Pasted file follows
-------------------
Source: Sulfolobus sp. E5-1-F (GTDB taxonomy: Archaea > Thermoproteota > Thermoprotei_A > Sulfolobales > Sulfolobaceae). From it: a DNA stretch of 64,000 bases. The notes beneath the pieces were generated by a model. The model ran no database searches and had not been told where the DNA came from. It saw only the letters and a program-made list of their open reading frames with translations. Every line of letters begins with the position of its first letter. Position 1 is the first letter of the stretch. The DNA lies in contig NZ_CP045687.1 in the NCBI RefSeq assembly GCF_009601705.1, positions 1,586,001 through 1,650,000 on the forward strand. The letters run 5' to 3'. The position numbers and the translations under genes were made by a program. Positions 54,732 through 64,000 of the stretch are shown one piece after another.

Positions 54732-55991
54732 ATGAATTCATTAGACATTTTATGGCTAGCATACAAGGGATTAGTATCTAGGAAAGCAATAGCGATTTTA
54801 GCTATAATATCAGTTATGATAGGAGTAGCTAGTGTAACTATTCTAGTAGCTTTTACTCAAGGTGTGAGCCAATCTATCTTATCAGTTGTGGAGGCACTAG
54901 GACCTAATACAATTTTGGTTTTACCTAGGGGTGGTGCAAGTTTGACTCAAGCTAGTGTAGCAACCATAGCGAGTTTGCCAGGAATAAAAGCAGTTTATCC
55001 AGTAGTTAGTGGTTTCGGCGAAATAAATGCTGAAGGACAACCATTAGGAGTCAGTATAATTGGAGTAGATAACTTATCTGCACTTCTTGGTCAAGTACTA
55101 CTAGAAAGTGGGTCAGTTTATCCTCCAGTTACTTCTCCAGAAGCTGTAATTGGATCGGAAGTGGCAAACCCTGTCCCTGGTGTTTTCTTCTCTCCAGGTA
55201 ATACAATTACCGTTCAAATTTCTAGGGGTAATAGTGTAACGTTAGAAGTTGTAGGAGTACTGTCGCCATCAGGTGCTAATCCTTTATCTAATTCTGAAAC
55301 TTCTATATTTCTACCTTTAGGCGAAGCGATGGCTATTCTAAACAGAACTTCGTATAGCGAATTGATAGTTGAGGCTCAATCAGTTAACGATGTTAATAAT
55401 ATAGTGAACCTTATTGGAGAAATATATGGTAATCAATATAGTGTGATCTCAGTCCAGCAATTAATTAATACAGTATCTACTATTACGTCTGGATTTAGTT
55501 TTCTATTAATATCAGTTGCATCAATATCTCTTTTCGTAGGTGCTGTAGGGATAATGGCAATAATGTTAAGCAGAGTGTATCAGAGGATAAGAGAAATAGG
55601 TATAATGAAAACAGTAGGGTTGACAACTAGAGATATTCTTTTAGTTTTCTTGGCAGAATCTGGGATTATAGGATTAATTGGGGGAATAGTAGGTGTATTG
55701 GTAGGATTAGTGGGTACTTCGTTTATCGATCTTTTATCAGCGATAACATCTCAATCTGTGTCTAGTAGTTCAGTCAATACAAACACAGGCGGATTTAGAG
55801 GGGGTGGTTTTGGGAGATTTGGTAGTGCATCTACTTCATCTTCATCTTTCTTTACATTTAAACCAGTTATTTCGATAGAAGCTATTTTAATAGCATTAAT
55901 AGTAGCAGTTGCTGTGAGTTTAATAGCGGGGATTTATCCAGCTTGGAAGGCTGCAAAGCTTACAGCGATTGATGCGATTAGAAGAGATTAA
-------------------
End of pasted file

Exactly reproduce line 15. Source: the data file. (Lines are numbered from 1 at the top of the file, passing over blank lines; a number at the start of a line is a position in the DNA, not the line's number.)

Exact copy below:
55901 AGTAGCAGTTGCTGTGAGTTTAATAGCGGGGATTTATCCAGCTTGGAAGGCTGCAAAGCTTACAGCGATTGATGCGATTAGAAGAGATTAA